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Elderberry (Sambucus nigra)

All parts of the black elderberry are poisonous, except for the flowers!!! Even the raw berries!!!

Elderberry (Sambucus nigra)


Effective on the kidneys and bladder, diuretic, diaphoretic, blood purifying, cough relieving, stool stimulating, fever reducing, stimulating, strengthening, antiviral, anti-inflammatory, antiviral, expectorant

Areas of application:

Supports the immune system, cleanses kidneys and stomach, cold, cough, hoarseness, flu, larynx and throat problems, dropsy, trigeminal pain, rheumatism, earache, constipation, arthritis, edema, neuralgic pain, runny nose, asthma, jaundice, hemorrhoids, fever, bruises , strains, hemorrhoids, eye irritation, conjunctivitis

Plant parts used:

Flowers, fruits, leaves, bark, roots

Collection time:

Flowering from June to July

Berries when they are deep black, around August - late summer


Rutin, essential oil, tannin, mucus, choline, saponin, acid, resin, sugar, glycosides, flavonoids, vitamins, minerals


☕ Pour 200 ml of boiling hot water over 1 tablespoon of flowers. Cover and let sit for 5 to 10 minutes and then drain through a sieve. 4 cups daily for acute, feverish colds.

Elderberry grows as a broad, woody shrub up to 3.5 meters high. The segmented stems have a soft, white pith. The bark is smooth and green when young. As the wood ages, the bark becomes smooth and brown, and you can see round lumps on the bark. As the shrub continues to age, the bark forms vertical furrows. The opposite, compound leaves have 5 to 11 toothed, lanceolate leaflets per stem. The leaf veins may disappear after leaving the midrib or continue to the tip of the teeth. The elderflower is a dense head of white to cream-colored flowers. The flowers are radially symmetrical with five flat white petals and five protruding stamens. The flower head has a diameter of 15 to 30 cm. Elderberries are black or purplish-blue when ripe and appear in clusters.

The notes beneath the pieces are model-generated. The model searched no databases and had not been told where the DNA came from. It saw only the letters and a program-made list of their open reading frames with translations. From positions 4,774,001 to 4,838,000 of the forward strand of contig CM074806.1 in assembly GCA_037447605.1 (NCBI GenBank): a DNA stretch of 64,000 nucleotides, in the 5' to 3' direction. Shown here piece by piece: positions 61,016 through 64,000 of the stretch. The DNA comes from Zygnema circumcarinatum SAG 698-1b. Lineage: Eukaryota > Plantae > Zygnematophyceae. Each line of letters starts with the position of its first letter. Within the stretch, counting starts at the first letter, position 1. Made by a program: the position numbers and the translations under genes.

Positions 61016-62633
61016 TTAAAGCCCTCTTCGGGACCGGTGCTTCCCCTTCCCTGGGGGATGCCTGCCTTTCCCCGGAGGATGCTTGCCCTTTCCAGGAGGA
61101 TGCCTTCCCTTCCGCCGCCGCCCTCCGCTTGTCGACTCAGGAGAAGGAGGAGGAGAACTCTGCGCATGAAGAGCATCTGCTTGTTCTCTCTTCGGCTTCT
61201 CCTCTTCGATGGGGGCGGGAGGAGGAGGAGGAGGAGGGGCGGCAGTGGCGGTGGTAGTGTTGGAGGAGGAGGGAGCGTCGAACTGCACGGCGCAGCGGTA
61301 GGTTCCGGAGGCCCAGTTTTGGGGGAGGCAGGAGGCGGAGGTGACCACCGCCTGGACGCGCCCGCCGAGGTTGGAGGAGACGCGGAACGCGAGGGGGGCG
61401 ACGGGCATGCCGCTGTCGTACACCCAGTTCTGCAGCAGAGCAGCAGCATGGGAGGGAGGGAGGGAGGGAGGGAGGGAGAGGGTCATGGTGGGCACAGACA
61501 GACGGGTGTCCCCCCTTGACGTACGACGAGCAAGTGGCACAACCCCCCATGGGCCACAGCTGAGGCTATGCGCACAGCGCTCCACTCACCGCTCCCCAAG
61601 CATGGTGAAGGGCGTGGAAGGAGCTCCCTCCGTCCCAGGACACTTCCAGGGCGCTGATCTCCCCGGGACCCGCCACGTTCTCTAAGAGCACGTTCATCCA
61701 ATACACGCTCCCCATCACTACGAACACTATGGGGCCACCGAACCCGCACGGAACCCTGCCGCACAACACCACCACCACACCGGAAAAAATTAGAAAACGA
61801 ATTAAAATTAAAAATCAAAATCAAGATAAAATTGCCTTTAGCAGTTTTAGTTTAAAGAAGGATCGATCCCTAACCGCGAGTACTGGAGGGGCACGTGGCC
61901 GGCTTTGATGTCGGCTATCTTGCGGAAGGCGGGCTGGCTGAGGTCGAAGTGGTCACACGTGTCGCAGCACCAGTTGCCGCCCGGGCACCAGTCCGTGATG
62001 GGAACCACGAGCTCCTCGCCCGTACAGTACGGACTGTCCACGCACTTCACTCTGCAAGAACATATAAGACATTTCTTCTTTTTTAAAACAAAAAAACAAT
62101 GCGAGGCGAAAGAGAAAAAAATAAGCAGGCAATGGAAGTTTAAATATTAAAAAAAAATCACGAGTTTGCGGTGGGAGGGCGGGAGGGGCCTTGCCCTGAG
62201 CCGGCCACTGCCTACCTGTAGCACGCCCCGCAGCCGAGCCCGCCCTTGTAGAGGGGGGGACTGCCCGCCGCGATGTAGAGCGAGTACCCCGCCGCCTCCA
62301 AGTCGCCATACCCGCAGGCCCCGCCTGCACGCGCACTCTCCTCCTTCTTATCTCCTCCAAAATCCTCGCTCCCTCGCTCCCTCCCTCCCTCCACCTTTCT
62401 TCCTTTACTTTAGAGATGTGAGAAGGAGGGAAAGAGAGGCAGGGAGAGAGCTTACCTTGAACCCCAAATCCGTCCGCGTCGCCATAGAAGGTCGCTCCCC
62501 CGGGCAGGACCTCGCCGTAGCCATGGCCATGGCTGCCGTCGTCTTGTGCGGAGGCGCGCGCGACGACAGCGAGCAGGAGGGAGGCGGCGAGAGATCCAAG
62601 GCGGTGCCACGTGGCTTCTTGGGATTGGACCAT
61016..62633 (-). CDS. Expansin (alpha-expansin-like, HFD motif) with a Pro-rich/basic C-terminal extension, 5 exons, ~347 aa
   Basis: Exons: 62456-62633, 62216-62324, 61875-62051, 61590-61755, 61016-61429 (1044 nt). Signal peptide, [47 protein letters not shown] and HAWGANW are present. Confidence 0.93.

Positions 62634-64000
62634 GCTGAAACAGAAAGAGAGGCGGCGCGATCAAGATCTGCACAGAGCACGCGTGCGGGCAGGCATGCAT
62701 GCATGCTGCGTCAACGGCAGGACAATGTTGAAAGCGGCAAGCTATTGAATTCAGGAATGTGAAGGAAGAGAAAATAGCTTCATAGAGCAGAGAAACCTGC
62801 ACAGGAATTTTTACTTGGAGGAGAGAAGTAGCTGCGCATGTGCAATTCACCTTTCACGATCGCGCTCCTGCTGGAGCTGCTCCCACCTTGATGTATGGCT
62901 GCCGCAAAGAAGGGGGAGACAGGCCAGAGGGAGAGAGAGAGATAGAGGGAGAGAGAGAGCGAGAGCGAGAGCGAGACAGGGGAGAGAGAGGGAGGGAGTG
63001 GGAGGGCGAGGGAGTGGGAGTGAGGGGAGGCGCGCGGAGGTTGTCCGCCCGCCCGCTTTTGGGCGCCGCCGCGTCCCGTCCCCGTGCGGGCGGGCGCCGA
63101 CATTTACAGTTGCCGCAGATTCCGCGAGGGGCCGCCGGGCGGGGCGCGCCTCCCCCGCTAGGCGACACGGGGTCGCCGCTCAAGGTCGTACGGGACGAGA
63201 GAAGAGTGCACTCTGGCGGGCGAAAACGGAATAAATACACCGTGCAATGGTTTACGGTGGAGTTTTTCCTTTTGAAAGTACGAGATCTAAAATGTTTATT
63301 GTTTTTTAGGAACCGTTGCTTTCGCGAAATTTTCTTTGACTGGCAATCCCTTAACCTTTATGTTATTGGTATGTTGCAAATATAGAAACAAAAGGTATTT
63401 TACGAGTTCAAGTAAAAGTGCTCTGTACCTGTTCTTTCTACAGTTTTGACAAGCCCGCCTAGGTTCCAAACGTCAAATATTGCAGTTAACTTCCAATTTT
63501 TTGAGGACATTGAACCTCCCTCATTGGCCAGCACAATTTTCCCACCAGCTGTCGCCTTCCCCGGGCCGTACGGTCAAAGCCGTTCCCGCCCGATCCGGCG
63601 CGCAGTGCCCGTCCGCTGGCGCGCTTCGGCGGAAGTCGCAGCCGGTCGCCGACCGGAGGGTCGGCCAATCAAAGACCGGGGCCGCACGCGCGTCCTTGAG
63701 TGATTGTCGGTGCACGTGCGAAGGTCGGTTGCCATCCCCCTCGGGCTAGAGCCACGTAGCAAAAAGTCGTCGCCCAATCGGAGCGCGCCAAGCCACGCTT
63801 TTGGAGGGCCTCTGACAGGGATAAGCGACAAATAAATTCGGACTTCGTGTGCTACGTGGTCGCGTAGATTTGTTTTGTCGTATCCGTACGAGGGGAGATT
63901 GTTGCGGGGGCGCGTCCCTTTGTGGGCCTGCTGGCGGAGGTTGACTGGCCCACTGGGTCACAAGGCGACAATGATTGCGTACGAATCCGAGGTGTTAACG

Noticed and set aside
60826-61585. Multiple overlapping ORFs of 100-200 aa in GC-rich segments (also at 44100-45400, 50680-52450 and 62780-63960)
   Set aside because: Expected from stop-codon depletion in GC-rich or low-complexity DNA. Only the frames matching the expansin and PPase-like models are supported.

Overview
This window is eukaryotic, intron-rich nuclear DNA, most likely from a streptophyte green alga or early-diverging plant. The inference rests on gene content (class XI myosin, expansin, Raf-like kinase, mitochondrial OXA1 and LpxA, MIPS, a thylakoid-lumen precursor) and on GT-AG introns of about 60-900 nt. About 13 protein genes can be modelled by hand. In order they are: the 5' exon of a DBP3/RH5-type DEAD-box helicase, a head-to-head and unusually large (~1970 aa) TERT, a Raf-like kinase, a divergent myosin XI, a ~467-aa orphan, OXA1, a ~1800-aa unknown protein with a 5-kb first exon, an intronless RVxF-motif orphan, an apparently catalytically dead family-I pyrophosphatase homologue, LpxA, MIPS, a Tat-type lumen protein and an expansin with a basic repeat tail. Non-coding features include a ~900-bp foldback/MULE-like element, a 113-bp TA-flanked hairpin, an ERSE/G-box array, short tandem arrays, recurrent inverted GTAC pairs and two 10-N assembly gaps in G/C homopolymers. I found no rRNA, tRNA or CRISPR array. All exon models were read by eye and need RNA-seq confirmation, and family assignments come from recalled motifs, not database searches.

🛑 All parts of the fresh plant are poisonous. The bark and root are a vomit-inducing agent and should not be used internally. The leaves and unripe berries are poisonous. Except for the flowers.

A glycoside that is strongly represented in elderberries is the so-called sambunigrin. When combined with water, it releases small amounts of hydrogen cyanide, which can cause gastrointestinal problems in humans (nausea, vomiting, diarrhea). So if you want to eat the black berries, you should heat them at 80 degrees for at least 20 minutes. Boiling the red elderberry (Sambucus racemosa) doesn't help either, they are not edible!

What should also not be forgotten is the risk of confusion with the dwarf elderberry/attic (Sambucus ebulus, synonyms: for example Viburnum ebulus and Ebulum humile) (smells unpleasant and the berries point upwards) and the hemlock (e.g. spotted hemlock (Conium maculatum) and water hemlock (Cicuta virosa). The leaves of both are different from those of the black elderberry (Sambucus nigra) and the black elderberry smells sweet.

The hemlock is a herbaceous plant, not woody and has no bark. The main stem is hollow, while the elderberry is filled with a soft pith. Water hemlock stems often have purple streaks/spots and purple nodes. Older plants may be completely purple.

Dwarf elderberry only blooms when its big brother, the real elderberry, has already produced its berries. It emits a bitter, rather unpleasant smell, just like the grape elderberry. The berries of the dwarf elder are upright and the berries of the real elder are hanging. The flowers of the grape elderberry are grape-shaped and those of the real elderberry are plate-shaped.

Hildegard von Bingen: If you have jaundice, go into a steam bath and place leaves on the heated stones. Then he puts the sprouts in wine and drinks it. Then he lies down in bed. Let him do this often and he will be healed.

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